Jimenez may be a better second-year investment at the same pick range. His second-half ascendance made far more noise, as he accompanied a .292/.328/.541 slash line with 15 dingers in 59 games. If the diminished strikeout rate sticks, the 23-year-old could pair a .280 batting average with literal light-tower power.
Alvarez is only DH eligible in NFBC drafts, but his 10 games in the outfield are enough to qualify in Yahoo formats. He finished a triumphant rookie campaign in the top 95th percentile or better in Statcast’s exit velocity, hard-hit rate, and xwOBA while notching a higher wRC+ (178) than every hitter not named Mike Trout. Projected by both Steamer and ATC to hit above .275 with roughly 40 long balls and over 100 RBIs, Alvarez is a perfectly reasonable investment. Let’s just hope the cost doesn’t catapult too much in leagues where he’s playable in the outfield.
Because of his stellar finish, Flaherty carries a bit more shine than Cleveland’s two young aces. Of that pricey trio, I’m most likely to take the plunge on Clevinger. A back injury lessened the sample, but he also dominated down the stretch with a 2.17 ERA and 32.5% strikeout rate in his final 17 starts. (Right before this sample, Baltimore shelled him for seven runs in his first start off the injured list.) Those picking first in a 12-teamer should give him a close look at the round two-three turn; another ace might not be there when next on the clock.
Moncada has the same BABIP and whiff concerns as Tatis and Hiura. He also flashed immense five-category upside while slashing his strikeout rate 5.9 points from his sophomore season. An elite exit velocity at least gives him a reasonable safety net that makes him far more friendly at his current cost. While moving from second base to third dings his value just a tad, the scales re-balances via the White Sox’s offseason improvements.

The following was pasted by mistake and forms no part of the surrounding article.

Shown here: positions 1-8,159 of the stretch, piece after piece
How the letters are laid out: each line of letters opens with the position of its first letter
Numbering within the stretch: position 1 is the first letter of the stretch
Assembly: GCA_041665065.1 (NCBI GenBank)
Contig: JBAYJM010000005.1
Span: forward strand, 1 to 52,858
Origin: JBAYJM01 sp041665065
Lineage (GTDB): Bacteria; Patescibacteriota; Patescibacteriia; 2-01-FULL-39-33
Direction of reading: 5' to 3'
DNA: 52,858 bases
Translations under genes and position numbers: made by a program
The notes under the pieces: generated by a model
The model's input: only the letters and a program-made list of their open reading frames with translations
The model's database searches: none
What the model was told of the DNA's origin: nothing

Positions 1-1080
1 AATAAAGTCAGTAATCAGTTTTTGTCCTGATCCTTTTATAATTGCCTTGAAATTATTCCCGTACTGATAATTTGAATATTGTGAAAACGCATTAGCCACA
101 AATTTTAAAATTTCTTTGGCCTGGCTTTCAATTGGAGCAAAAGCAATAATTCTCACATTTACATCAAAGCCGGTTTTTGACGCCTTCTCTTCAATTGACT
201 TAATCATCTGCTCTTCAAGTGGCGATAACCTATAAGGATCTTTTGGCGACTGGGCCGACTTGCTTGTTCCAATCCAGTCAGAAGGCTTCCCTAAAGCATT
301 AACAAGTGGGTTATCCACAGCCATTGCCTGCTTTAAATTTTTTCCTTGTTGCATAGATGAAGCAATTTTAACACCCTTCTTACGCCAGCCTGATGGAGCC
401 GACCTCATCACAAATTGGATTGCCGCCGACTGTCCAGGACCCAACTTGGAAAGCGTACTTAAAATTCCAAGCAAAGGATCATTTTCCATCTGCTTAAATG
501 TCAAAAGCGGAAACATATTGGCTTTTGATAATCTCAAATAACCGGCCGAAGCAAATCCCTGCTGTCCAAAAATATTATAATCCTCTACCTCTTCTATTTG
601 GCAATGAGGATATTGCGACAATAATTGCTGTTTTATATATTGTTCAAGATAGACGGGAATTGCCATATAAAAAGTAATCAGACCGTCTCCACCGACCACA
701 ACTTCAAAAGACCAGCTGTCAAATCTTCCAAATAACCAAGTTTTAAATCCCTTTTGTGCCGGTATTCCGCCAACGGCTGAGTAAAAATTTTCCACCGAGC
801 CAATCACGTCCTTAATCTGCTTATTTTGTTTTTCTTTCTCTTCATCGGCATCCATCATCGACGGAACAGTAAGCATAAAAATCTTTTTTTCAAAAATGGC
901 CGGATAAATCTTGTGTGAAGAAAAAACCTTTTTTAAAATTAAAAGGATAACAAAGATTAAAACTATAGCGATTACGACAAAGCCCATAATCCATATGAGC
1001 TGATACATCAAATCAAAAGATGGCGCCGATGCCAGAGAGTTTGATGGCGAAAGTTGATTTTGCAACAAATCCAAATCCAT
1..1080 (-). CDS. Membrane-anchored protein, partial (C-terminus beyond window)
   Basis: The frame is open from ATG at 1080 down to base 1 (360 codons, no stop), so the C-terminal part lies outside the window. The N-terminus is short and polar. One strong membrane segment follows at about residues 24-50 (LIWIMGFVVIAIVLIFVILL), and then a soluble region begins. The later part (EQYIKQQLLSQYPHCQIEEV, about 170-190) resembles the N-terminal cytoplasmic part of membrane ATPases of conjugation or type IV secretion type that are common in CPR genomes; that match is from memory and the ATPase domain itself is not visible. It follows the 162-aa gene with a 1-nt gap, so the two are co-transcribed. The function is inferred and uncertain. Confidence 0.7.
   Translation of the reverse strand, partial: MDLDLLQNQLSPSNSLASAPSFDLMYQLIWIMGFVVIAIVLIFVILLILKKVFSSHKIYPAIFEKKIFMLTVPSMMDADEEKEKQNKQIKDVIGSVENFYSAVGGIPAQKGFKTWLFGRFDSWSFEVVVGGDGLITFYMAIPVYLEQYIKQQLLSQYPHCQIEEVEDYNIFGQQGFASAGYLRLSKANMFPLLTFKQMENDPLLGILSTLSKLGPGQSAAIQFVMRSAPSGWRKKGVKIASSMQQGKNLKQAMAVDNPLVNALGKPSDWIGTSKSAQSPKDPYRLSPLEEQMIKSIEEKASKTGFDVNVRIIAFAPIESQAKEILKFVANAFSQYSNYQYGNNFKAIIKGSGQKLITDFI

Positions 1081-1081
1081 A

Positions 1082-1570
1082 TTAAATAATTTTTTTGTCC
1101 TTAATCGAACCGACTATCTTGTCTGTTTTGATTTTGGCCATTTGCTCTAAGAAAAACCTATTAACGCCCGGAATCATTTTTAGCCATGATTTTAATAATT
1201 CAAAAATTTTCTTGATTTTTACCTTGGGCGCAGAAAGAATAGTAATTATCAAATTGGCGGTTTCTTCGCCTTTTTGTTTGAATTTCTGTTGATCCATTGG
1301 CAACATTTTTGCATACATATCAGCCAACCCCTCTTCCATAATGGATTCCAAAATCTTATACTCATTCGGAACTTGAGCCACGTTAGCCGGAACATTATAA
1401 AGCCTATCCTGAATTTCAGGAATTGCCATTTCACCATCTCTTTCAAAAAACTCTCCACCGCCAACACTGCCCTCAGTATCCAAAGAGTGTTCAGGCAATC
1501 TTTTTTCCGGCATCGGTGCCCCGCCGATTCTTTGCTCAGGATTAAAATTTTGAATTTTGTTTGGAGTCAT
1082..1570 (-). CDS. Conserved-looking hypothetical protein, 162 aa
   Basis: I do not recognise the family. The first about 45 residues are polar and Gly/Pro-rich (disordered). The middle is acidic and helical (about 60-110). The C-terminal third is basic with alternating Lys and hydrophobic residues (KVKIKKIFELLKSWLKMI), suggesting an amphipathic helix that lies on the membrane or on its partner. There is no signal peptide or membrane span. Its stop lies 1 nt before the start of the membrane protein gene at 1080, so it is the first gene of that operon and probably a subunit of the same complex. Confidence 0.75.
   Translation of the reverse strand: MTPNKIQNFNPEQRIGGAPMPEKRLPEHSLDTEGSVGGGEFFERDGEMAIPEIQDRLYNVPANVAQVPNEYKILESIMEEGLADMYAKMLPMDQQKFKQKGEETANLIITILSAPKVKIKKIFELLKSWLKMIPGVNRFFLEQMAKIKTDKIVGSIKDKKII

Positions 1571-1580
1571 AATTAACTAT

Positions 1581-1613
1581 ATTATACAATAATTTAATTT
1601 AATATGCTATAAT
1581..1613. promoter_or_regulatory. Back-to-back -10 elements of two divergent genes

Healthy skepticism emerges as a common theme in NFBC drafts among older 2019 breakout stars. LeMahieu has spent years as a boring value, but the 31-year-old earned some luster after a monster year in the Bronx. Although nothing underneath the hood shouts fluke, the ADP bakes in skepticism of a repeat. Guys who find a second gear this late are typically ill-advised overpays. LeMahieu, however, will be a huge value if he retains a semblance of 2019’s success atop a potent Yankees lineup.
Bell probably would have been a top-30 pick last summer, or even if he reversed his season splits and obliterated the competition after the All-Star break. Now he’s weirdly slipping into bargain territory. The public also isn’t buying Lynn’s breakout despite a career-high 12.5% swinging-strike rate fueling his 246 strikeouts and 3.13 FIP. Perhaps Shiny Refurbished Toys don’t get the same price uptick.
Garver may be going at least 50 picks higher if he was five years younger. A .630 slugging percentage and 155 wRC+ is patently absurd from a catcher, one who levered a hard hit on half of his batted balls. Yet as illuminated by Nick Gerli, all of his success came against fastballs. One would think pitchers will adjust and feed Garver a strict diet of slower stuff.
Trendy Breakout Picks
Is Lamet this year’s Bieber, or is he more Nick Pivetta? An elite 33.6% K rate is making him one of 2020’s buzziest breakout selections, but there are plenty of red flags. After all, he holds a career 4.37 ERA and saw his four-seam fastball tattooed to a .428 wOBA last season. Those strikeouts, though. There’s a chance his cost rises even more, in which case drafters who haven’t already solidified a stable one-two pitching punch should fold.